Type IIS restriction enzymes comprise a specific group of enzymes which recognize asymmetric DNA sequences and cleave at a defined distance outside of their recognition sequence, usually within 1 to 20 nucleotides

Type IIS restriction enzymes comprise a specific group of enzymes which recognize asymmetric DNA sequences and cleave at a defined distance outside of their recognition sequence, usually within 1 to 20 nucleotides. This specific mode of action of Type IIS restriction enzymes is widely used for innovative DNA manipulation techniques, such as Golden Gate cloning, enabling sequence-independent cloning of genes without the need to modify them by including compatible restriction sites (scars).

Benefits of cloning with Type IIS restriction enzymes

  • Single-tube cloning—digestion and ligation reactions can take place in the same tube at the same time because the restriction site is eliminated from the ligated product. 
  • Scarless cloning—scar sequences are not being introduced because the overhang sequence created is not dictated by the restriction enzyme
  • Assembly of multiple fragments—multiple inserts can be assembled together simultaneously by using the right combination of complementary ends. 
     

Thermo Fisher Scientific offers ten Type IIS restriction enzymes within our Invitrogen Anza Restriction Enzyme Cloning System, a complete system of restriction and DNA modifying enzymes, which offers:

  • One buffer for all restriction and DNA modifying enzymes
  • One digestion protocol for all DNA types
  • Complete digestion in 15 minutes
  • Overnight digestion without star activity
  • Direct gel loading for a streamlined protocol
     

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Type IIS restriction enzymes—background

Restriction enzymes are classified into types according to the structure of their cleavage mode, i.e. whether the cleavage falls within the recognition site or outside of the recognition site.  

The best characterized and most frequently used restriction enzymes are the classical Type II class. These enzymes recognize specific 4 to 8 nucleotide sequences that are typically palindromic and cleave within the recognition site leaving sticky (5′ or 3′ overhangs) or blunt ends. 

In contrast, Type IIS restriction enzymes comprise a special group of enzymes, which cut DNA at a defined distance downstream of the recognition sequence (Figure 1). This is due to the enzyme architecture where the catalytic and recognition domains are separated by a polypeptide linker (Figure 2) [1].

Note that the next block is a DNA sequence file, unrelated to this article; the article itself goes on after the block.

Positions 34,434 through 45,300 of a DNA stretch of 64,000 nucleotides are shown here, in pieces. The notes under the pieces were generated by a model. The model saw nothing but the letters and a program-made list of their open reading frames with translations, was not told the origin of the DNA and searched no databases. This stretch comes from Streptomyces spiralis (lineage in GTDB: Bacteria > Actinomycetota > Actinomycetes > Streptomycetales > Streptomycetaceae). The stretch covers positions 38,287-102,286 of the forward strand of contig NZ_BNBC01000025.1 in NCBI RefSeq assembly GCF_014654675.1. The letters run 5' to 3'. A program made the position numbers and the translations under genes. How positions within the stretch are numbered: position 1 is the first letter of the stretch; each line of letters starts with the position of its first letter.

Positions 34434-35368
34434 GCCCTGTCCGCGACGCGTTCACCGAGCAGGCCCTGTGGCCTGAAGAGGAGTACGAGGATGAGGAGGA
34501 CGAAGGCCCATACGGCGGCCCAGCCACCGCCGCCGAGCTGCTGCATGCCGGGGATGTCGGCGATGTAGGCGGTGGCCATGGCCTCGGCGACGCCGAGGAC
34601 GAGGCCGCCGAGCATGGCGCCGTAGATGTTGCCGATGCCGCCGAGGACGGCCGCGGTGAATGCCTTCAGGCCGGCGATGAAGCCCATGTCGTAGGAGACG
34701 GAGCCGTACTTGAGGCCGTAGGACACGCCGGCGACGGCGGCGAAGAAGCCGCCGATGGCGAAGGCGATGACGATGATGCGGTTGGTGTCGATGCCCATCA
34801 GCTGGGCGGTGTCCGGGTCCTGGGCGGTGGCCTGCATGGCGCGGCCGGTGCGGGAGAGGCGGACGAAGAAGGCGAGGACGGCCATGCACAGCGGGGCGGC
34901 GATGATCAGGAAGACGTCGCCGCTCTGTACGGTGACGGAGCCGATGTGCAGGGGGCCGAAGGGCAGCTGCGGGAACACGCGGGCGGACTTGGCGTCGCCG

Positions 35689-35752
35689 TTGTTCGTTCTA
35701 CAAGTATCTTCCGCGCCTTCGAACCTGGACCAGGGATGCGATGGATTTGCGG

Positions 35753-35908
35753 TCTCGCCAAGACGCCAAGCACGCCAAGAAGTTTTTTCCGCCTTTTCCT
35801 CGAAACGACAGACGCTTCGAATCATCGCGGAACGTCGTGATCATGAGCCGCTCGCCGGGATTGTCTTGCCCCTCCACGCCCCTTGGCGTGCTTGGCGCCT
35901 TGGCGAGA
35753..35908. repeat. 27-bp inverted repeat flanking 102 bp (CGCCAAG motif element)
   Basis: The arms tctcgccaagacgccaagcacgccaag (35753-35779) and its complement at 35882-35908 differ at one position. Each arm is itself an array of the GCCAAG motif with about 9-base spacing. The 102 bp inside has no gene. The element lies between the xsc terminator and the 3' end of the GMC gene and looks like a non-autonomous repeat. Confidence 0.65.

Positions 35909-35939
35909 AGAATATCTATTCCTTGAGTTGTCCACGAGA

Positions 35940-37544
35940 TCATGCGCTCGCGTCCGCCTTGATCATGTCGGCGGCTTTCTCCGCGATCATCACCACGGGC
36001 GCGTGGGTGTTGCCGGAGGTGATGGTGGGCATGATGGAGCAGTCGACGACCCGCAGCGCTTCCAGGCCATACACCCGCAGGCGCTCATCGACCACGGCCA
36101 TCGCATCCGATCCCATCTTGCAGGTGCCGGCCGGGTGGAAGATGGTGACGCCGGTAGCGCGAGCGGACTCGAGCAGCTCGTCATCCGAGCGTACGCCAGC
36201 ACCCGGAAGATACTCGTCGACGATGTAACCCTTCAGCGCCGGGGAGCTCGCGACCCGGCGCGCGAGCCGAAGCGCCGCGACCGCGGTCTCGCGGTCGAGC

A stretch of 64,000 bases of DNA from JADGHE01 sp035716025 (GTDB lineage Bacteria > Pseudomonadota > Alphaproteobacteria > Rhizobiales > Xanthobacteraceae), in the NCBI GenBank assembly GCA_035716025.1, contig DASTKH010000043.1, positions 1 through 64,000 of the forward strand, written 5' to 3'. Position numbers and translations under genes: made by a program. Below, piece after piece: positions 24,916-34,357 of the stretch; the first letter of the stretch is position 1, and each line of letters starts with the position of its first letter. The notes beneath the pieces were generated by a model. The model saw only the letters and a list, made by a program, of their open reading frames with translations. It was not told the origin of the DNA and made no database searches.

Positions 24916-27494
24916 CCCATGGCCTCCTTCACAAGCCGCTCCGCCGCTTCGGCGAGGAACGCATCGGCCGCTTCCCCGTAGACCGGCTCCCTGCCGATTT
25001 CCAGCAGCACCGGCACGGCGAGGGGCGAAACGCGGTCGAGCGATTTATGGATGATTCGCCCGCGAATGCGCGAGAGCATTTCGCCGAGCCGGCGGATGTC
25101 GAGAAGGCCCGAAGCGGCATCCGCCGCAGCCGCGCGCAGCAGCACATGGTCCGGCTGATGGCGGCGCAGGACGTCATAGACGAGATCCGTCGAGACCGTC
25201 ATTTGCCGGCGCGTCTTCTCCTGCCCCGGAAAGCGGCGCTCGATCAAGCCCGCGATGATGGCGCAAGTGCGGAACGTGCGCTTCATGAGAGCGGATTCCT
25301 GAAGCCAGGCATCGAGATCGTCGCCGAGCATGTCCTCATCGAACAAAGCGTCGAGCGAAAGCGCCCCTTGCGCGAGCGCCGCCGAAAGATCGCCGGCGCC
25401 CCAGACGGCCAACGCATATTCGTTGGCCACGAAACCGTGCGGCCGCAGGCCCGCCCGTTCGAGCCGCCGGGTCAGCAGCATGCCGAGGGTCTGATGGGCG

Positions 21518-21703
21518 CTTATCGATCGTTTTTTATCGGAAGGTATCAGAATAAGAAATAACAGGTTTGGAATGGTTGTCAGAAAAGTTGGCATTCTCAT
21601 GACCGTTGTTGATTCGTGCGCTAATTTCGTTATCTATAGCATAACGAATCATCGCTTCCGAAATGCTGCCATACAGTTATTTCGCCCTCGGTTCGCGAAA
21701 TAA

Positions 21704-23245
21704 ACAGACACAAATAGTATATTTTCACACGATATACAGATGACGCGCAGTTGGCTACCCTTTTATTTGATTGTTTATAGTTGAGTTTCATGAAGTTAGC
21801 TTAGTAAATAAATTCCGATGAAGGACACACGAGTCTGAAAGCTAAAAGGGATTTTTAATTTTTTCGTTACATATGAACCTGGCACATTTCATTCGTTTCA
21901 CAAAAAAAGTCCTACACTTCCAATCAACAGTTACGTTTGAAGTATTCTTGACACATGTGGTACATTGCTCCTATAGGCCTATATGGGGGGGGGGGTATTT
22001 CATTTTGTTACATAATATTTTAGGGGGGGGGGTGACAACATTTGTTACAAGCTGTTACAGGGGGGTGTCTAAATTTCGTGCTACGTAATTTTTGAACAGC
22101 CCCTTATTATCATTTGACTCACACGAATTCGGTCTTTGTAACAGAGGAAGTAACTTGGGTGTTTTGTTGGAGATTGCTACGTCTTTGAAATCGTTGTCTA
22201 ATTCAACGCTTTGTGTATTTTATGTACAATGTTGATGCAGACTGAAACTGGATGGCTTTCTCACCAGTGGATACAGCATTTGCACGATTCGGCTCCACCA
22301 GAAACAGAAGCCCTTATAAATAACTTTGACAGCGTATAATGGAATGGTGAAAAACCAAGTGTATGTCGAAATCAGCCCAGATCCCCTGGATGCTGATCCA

There are no sequence requirements for the identity of bases in the cleavage site; therefore sequences beyond the recognition site can be any combination of nucleotides. With 256 potential overhang sequences possible, multiple fragments of DNA can be assembled using combinations of complementary overhangs. This cloning technique is widely used and is also known as Golden Gate assembly [2].

Figure 1. Comparison of the recognition site and cleavage site of Type II versus Type IIS restriction enzymes.

Figure 2. Computer generated structure of a Type IIS restriction enzyme.

Cloning with Type IIS restriction enzymes

Traditional cloning workflows involve multiple hands-on steps. Typically, a recipient plasmid vector is digested with one or more restriction enzymes, the terminal ends may then be dephosphorylated, and finally the linearized plasmid is gel purified. In parallel, the fragment to be cloned is also digested and gel purified, or alternatively, PCR amplified, digested to create compatible ends, and column purified. The two molecules are then treated with DNA ligase and transformed into E. coli. Traditional restriction enzyme cloning is usually limited to inserting a single DNA fragment into a recipient vector.

In contrast, Golden Gate cloning utilizes Type IIS restriction enzymes, in combination with DNA ligase, in a single reaction tube to drive the insertion of a DNA fragment – or several DNA fragments – into a recipient vector. Typically the reaction, performed in a thermocycler, is cycled repeatedly between the temperatures optimal for the restriction endonuclease (37 ᵒC) and the DNA ligase (23 ᵒC). As a result, Golden Gate DNA assembly reduces (or eliminates) multiple hands-on steps and does not require agarose gel purification [3].

How does Golden Gate cloning work?